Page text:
The University of New Hampshire is an Equal Opportunity/Equal Access/Affirmative Action institution. The University seeks excellence through diversity among its administrators, faculty, staff, and students. The university prohibits discrimination on the basis of race, color, religion, sex, age, national origin, sexual orientation, gender identity or expression, disability, veteran status, or marital status. Successful applicants will be able to demonstrate a commitment to diversity and inclusive excellence. Application by members of all underrepresented groups is encouraged.
The United States Society for Ecological Economics (USSEE) will organize sessions in ecological economics at the 89th annual meeting of the Southern Economic Association (SEA), to be held in Fort Lauderdale, FL at the Fort Lauderdale Marriott Harbor Beach Resort & Spa, November 23-25, 2019 (Saturday to Monday) (www.southerneconomic.org/conference/). We are seeking 8 to 12 papers to organize two to three USSEE@SEA sessions in ecological economics. Proposals for full sessions as well as individual presentations will be considered. Please send the abstracts or complete sessions to Robert Richardson (email@example.com) by April 10, 2019, and we will organize the USSEE sessions and submit directly to the SEA. Please list all authors and full contact information for each author on the abstract page.
Feel free to contact Robert Richardson at firstname.lastname@example.org with any questions.
The USSEE Board of Directors is soliciting nominees for two awards (the Herman Daly Award and Bernardo Aguilar Award) to be given in conjunction with the 2019 ESA & USSEE Joint Meeting, to be held August 11th-16th in Louisville, Kentucky.
The deadline for nominations is May 1st. Details on award criteria and submissions are below:
- The Herman Daly Award, was established in 2003 in honor of one of the visionaries and founders of ecological economics, Herman Daly. The award is designed to recognize outstanding contributions to the field, and acknowledges individuals who have connected ecological economic thinking to practical applications and solutions that are sustainable in scale, equitable in distribution, and efficient in allocation. The award criteria include the following:
- made visionary contributions to the field of ecological economics
- connected ecological economic thinking to practical applications
- created conceptual frameworks and practical solutions to sustainability challenges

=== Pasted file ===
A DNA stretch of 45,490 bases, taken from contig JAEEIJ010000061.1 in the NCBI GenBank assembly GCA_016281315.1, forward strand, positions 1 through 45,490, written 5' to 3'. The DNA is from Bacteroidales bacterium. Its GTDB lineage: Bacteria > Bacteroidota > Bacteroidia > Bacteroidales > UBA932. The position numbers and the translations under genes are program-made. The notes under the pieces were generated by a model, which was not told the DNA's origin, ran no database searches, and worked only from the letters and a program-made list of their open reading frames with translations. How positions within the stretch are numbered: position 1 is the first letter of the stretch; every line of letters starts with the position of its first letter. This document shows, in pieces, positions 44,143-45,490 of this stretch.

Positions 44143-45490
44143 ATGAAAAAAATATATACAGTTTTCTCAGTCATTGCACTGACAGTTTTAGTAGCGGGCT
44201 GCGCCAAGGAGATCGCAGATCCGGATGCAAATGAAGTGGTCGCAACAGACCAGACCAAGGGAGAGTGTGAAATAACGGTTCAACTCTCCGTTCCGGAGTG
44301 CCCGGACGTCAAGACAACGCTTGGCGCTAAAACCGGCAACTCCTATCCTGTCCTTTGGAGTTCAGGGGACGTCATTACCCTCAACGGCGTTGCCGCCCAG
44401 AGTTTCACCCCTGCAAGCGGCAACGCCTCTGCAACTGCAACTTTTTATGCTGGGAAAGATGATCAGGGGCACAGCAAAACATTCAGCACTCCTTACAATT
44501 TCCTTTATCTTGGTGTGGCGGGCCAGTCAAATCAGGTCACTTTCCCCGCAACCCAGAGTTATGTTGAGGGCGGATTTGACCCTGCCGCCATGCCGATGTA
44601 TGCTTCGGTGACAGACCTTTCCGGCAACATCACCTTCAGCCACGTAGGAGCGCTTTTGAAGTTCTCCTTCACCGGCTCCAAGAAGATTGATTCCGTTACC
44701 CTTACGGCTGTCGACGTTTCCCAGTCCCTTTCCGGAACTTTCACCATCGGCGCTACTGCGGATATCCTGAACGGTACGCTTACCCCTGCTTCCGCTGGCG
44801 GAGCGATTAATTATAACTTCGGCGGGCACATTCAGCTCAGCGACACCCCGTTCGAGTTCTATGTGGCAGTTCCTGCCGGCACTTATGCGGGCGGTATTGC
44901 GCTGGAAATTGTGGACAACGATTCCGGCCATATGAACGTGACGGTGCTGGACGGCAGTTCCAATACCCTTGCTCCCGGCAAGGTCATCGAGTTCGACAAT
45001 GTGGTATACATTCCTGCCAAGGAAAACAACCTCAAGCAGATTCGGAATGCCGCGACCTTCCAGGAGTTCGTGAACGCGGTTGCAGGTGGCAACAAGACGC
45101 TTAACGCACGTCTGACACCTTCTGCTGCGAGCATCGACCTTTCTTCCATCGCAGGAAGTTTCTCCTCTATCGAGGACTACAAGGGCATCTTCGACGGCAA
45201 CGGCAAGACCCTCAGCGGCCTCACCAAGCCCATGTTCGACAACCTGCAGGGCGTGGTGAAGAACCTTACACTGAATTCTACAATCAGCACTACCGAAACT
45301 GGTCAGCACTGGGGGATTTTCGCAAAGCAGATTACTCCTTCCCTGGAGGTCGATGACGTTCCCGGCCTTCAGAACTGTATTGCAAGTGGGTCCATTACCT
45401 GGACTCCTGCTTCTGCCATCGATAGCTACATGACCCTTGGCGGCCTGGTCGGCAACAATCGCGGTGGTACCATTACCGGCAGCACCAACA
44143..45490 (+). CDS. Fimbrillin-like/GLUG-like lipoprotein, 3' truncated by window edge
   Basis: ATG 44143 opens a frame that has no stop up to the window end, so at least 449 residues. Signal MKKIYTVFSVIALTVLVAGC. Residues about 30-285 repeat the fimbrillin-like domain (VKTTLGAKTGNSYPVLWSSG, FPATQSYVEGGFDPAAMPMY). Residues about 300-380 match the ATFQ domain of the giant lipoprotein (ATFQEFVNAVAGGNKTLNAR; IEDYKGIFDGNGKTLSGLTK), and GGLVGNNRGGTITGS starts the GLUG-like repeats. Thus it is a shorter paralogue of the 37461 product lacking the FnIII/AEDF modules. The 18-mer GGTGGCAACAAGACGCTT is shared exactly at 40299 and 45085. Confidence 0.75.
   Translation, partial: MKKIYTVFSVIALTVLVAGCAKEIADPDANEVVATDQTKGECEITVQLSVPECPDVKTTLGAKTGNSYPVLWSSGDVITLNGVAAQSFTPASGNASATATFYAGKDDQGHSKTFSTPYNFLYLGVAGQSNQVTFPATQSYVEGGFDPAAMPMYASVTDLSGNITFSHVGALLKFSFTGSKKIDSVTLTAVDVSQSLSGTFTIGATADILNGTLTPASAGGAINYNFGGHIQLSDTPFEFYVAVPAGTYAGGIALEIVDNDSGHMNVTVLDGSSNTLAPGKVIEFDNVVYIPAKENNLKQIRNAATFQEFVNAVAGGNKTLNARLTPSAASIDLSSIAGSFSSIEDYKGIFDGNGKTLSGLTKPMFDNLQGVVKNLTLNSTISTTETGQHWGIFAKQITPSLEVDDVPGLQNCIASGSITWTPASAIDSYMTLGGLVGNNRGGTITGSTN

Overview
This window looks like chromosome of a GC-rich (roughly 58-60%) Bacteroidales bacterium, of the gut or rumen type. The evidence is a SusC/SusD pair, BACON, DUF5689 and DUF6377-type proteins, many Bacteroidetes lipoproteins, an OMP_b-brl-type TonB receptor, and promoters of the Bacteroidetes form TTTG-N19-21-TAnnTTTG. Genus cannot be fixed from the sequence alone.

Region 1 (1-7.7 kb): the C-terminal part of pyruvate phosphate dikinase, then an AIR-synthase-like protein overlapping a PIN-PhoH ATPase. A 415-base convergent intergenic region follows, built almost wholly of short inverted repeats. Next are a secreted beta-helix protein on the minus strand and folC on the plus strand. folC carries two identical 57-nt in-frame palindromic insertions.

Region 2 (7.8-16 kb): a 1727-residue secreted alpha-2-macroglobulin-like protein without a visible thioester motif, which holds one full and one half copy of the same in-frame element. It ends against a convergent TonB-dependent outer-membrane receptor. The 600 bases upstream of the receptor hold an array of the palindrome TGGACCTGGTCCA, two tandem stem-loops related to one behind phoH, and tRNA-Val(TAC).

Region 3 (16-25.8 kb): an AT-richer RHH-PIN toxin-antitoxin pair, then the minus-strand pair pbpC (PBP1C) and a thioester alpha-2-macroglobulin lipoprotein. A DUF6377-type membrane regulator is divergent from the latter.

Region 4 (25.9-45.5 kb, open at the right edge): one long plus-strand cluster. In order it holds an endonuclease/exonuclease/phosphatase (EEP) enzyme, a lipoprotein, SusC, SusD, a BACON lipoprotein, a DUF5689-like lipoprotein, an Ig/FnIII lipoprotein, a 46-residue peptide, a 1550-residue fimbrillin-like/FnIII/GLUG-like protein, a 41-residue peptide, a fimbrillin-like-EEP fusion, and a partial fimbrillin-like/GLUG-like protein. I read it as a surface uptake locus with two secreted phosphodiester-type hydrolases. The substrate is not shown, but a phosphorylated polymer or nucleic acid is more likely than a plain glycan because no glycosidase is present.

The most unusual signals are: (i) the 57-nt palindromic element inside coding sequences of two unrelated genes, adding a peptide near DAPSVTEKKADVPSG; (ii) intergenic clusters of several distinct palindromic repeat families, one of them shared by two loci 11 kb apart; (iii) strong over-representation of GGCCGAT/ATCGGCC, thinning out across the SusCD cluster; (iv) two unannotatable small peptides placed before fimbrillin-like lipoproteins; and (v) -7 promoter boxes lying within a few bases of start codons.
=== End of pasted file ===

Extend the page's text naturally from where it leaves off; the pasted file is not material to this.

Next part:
- identified policies and processes that advance social and environmental sustainability
- advanced the recognition of scale as an essential part of sustainability
- advanced distributive justice and social consciousness as an essential part of sustainability
- contributed to conservation and the just allocation of resources
A list of past Daly Award winners can be found at
Please send nominations to email@example.com by May 1st. Nominations should include the name, affiliation and contact information of your nominee, and a brief statement describing the nominee’s qualifications for the Herman Daly Award. The Board will review all nominations and select the recipient.
- The Bernardo Aguilar Award, was established in 2007 and is given to a person nominated and selected by students. The award was created to recognize a professional who has inspired students through teaching, research, ideas, and/or mentoring in ecological economics.
Please circulate to students! Students can submit nominations to firstname.lastname@example.org by May 1st. Nominations should include the name, affiliation and contact information of your nominee, and a brief statement describing the nominee’s qualifications for the Bernardo Aguilar Award. The Board will compile the nominations and call for a student vote to select the award winner.
Wednesday February 27th, 1pm EST.
Gross Domestic Welfare: Comprehensively Measuring Income, with pilot accounts for the U.S. and California.
Presented by Eli Lazarus, PhD student, UC Berkeley Energy and Resources Group
In order to better understand, track and optimize welfare, we need assessments of comprehensive welfare. Various initiatives attempt this; from GDP and other standard national accounts, to the Genuine Progress Indicator (GPI), metrics like the U.N. Development Program’s Human Development Index, the United Nations Department of Economic and Social Affairs’ Sustainable Development Goals, and Bhutan’s Gross Happiness Index. Gross Domestic Welfare (GDW) attempts to fill a gap in this research and these projects. GDW builds from the Genuine Progress Indicator, and from efforts to assess the full welfare contribution of ecosystem services and other non-market elements such as leisure. Elements that contribute to human welfare are incorporated as comprehensively as possible, valued in currency terms as a common unit, with shadow prices from valuation research where necessary. GDW differs from GPI in removing: historical and regional benchmarks; the boundary of impacts of the industrial economy; and a ‘standard’ and limited set of elements.